The development of fascist doctrine

During the years between Italy's entry into World War I in 1915 and the March on Rome in 1922, Mussolini's social and political thought took on the specific doctrinal features that were to characterize Fascism. From 1915 until the founding of the Fasci di combattimento, on March 23, 1919, Mussolini traced the first outlines of Fascist doctrine. The subsequent period, during which the movement was transformed into the Partito Nazionale Fascista saw the articulation of the specific fundamentals of Fascism. The development during this period was continuous and pursued a fairly consisted logic.

It was an evolution which did not cease with the accession to power. Nonetheless, it is instructive to focus attention on this initial period of doctrinal development because it enables a more precise and competent assessment of the judgment. Until 1914, Mussolini had had experience with one but complex social and political doctrine, that of Marxism as it was then understood. Mussolini's interpretation of Marxist thought, as unique as it came to be, represented the thinking of a significant number of revolutionary socialists of prewar Italy.

Mussolini' s socialism, however, remained socialism only as long as class membership was understood to constitute the fundamental social and historical relationship into which individual men can enter. The entire fabric of his socialism hang upon his critical conception. As long as class was the unit of loyality, as long as class was construed as the vehicle of moral and social regeneration, Mussolini could remain a socialist, however novel his interpretations and however extensive his revisions. On November 24,1914, when he was expelled from the Socialist Party,

Mussolini insisted that his expulsion could not divest him of his "socialist faith". National intervention in the European conflagration was an immediate issue and as a problem it divided socialists, but since most continental socialist parties had opted for war Mussolini conceived at that time, that interventionalism was not a commitment sufficient to require the abandonment of socialism. But the theoretical tensions engendered by the commitment to Italian intervention in the War exercised their inescapable influence and this thought underwent that final, but critical, transformation that made of his socialism, Fascism.

The First Fascism Before the advent of World War I Mussolini had already formulated a body of social and political convictions that persisted with remarkable stability throughout his political life. It was a socialism informed of, and transformed by, elements found in the thought of Pareto, Sorel and Michels and represented in the writings of a number of revolutionary syndicalists, among whom A. O. Olivetti and Sergio Panunzio were the most important. Almost immediately after his expulsion from the Socialist Party, Mussolini

noted that the war had crystallized whole populations into national units in which intragroup class distinctions had been by-and-large obliterated. In effect, Mussolini began to argue that national rather than class units constituted more adequate subjects of analysis. Each historic people, Mussolini contended, is the product of a unique constellation of material and spiritual elements and shapes its own bourgeoisie and its own proletariat. Class interests are conditioned by and in some significant sense subordinate to national interests.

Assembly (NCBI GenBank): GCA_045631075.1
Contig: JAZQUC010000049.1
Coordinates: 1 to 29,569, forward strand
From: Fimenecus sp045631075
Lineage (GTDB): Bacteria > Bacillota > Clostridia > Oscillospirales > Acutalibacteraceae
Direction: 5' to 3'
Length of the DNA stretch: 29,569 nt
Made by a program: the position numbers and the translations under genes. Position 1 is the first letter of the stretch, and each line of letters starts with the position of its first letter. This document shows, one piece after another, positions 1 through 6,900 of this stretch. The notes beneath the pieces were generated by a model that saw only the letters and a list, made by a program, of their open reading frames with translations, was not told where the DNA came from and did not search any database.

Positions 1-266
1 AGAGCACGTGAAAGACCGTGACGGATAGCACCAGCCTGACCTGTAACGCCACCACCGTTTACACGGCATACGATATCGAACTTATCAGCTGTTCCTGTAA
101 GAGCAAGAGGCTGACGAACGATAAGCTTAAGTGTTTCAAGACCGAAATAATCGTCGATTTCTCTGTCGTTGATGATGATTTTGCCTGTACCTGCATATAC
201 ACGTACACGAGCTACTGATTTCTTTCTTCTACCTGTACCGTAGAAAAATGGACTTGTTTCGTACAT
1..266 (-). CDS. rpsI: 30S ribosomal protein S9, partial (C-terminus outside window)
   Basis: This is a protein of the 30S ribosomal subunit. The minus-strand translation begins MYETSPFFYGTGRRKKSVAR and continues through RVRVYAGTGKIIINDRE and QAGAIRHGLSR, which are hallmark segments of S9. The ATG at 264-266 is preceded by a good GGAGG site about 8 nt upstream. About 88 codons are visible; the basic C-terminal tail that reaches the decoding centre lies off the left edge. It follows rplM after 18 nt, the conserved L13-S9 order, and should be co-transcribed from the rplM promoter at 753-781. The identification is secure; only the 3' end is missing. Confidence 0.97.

Mussolini maintained that "class is based on the community of interests, but the nation is a history of sentiments, of traditions, of language of culture or race". The significance which the concepts nation and people assumed in Mussolini's thinking forced him to re-evaluate the reality of international working class solidarity upon which much of his prewar thinking had been based. The consequences of his re-orientation were obvious. Mussolini advocated a return to the nationalism of Mazzini. What the nation demanded was dedication to its service not only on the part of the workers but on the part of parliamentarians as well.

If the nation's laboring masses were to dedicate themselves to the collective interests, no less could be required of the political class. The minoritarian governing class of the nation must govern.. He declared himself anti-parliamentarian because parliament had failed the nation. Parliament in Italy had become "a plague that poisoned the blood of the nation". His objection to parliament was no longer based upon a conception which construed it as representing special class interests; it turned on the judgment that parliament was incapable of representing and defending the vital interests on the nation.

Mussolini had always opposed parliamentarianism. His conception of social change, political organization and rulership was consistently elites. As early as January, 1915, with the organization of the interventionist Fasci d' Azione Rivoluzionaria ,Mussolini spoke of a resolute minority of men, animated by a sure consciousness of the national interest, invoking in the masses a state of being that would conduce to the fulfillment of collective purpose". Already in May, 1918, Mussolini had called attention to the hierarchy of productive functions that characterized the productive life of the nation.

Neither proletariat nor bourgeoisie constituted politically meaningful designations. From the vantage point of the nation there were only categories that performed productive functions, and these could be designated productive classes to specify one particular role in the system of interlocking roles that constituted national life. It was that unitary life, the life of the nation, which led Mussolini to speak of the "coincidence of interests " that united workers and employers and made possible their collaboration in a program of accelerating overall economic productivity.